Rev. Chris McLain’s first pastoral role as a youth pastor and children’s director might seem different from his new role as Pastor of Caring and Senior Adult Ministries, but they are actually very similar — both are highly relational and event and discipleship driven, and both provide care in crisis.
“One of my sweet spots is pastoral care — caring for people in crisis, being a non-anxious presence, listening — and my number one spiritual gift is exhortation. This new role allows me to live into those gifts,” he says.
Chris, who is an ordained deacon, began his time at TWMC in 2015 as pastor over confirmation and fifth and sixth grade students. Because Chris received a Master of Divinity from Perkins School of Theology at Southern Methodist University, he was in a unique position to join the TWMC pastoral staff.
“Deacons don’t have to have a full M.Div., but God and I had it out,” he laughs. “I was ready to be done with school, but God said I had to stay and get the full M.Div.”
And God was right — having the full Master of Divinity helped Chris get the job at TWMC because the staff wanted someone who was seminary trained who could communicate the theological basics to students.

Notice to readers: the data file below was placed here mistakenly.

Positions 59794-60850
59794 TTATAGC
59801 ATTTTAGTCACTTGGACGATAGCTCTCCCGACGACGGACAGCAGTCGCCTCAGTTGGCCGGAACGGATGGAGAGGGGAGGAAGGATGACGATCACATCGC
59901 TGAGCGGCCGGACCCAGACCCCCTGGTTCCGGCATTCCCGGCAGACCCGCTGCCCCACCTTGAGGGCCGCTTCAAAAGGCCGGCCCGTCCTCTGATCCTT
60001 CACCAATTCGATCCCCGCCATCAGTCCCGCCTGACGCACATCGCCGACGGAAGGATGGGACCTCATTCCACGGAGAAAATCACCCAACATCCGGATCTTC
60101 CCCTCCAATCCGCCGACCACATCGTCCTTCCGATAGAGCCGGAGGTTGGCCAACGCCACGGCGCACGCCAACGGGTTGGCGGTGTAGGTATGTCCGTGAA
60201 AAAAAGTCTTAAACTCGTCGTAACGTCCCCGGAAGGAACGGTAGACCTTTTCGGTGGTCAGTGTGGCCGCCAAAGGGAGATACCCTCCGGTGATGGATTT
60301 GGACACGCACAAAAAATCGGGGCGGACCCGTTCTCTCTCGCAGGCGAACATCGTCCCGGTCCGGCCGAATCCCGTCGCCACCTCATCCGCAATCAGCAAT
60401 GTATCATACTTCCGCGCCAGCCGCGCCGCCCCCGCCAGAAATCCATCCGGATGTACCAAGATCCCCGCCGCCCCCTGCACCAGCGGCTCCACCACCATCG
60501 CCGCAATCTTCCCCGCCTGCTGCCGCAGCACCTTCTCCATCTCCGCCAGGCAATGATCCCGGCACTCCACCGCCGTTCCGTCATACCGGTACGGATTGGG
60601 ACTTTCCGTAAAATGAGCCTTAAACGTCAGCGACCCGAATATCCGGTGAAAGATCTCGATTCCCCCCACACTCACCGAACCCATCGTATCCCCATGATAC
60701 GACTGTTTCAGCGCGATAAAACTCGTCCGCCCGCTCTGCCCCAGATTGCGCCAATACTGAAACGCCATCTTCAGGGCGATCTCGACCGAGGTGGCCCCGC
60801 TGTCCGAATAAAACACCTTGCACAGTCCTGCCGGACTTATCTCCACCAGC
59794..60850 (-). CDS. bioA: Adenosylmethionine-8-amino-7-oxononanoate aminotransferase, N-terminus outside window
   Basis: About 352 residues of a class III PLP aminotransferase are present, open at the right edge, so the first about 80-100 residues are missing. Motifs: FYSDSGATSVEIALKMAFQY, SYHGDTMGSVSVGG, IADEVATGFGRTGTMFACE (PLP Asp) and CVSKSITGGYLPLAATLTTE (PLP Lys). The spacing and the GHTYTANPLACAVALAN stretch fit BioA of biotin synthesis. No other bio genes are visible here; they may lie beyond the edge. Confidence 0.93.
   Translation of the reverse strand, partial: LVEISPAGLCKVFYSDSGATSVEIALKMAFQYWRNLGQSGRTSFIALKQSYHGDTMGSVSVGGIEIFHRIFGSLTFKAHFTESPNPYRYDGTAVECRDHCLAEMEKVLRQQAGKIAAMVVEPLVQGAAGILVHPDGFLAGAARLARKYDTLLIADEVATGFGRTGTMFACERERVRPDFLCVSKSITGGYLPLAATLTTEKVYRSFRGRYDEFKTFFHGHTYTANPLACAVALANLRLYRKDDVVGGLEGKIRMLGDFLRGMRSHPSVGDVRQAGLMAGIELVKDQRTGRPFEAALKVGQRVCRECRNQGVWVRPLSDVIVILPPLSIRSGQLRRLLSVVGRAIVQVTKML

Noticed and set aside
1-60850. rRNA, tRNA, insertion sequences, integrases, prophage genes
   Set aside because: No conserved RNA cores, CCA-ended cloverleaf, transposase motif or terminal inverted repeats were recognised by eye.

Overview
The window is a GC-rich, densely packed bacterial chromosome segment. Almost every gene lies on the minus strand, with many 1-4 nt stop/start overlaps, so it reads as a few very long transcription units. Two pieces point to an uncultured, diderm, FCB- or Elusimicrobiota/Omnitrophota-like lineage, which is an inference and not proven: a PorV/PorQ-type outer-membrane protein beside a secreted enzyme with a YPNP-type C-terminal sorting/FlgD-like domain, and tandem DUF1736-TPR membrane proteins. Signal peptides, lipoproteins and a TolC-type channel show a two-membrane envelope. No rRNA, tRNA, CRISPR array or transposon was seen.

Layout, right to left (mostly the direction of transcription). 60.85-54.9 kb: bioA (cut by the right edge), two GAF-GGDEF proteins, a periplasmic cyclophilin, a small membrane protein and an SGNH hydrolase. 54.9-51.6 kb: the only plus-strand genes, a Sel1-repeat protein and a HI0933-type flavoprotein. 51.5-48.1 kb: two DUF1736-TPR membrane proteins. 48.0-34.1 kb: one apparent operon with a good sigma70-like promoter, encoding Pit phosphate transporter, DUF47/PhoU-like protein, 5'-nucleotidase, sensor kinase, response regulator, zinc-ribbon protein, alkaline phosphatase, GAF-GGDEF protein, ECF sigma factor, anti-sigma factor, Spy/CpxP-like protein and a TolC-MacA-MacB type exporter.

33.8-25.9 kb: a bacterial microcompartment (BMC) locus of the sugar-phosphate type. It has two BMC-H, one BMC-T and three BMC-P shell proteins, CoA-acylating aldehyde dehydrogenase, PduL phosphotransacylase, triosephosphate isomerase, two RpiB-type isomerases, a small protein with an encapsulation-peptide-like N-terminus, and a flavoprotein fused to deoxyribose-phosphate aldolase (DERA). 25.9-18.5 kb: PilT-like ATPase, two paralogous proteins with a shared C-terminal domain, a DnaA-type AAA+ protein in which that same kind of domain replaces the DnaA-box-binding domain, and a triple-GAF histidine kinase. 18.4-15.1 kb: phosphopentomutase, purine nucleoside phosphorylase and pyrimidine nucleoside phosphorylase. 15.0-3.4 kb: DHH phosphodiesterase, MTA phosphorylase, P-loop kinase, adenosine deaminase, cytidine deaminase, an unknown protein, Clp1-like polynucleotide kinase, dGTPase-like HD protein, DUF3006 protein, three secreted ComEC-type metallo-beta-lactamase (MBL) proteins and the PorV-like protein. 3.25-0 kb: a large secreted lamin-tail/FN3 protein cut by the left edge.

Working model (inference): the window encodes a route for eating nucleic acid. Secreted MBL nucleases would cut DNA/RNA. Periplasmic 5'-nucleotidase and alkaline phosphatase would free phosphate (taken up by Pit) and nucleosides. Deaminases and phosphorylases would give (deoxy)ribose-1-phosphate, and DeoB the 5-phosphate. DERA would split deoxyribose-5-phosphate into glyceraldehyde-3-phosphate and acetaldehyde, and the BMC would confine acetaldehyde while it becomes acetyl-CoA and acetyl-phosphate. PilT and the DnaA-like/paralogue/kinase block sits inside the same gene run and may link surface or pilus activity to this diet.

“Speaking to people and getting big theological terms into something they can chew on and wrestle with is a great passion of mine,” he says.
That theological passion started when he was young and heard God’s call to ministry.
“I’ve been working in the church since I was 18,” he says. “In seventh grade I heard a call from God that I was going to be a pastor. That didn’t mean lead pastor; it didn’t mean I was going to preach all the time. God just set me on that track, and over the years He has shared His beautiful Wesleyan theology that allows as many people to come to the table as possible.”
Bringing people to the table is one part of his new role that excites Chris the most. With more than 3,000 senior adult members in the church, Chris is excited to engage these members, invite new brothers and sisters, and continue to build a support team to help and grow the group.
“I’m excited to bring in younger folks, specifically those who are 55-65. Oftentimes, this group doesn’t identify as senior adults since ‘55 is the new 45,’” he shares. “I see our senior adults in three activity levels — those who are super active go-getters, those who are a little less active and those who are homebodies or homebound. And we need a team of people with a heart for service who are willing to come alongside these groups and grow the group.”
Chris is married to Skye, and they have one son.